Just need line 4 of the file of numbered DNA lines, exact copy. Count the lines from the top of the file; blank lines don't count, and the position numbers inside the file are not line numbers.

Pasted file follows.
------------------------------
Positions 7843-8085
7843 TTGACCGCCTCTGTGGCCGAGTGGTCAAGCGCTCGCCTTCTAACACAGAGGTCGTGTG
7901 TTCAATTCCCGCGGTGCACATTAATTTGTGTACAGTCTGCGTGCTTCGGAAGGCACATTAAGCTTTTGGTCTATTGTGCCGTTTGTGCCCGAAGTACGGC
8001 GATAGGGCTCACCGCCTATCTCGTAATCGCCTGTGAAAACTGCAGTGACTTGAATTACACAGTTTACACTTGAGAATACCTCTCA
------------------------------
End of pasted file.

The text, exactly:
8001 GATAGGGCTCACCGCCTATCTCGTAATCGCCTGTGAAAACTGCAGTGACTTGAATTACACAGTTTACACTTGAGAATACCTCTCA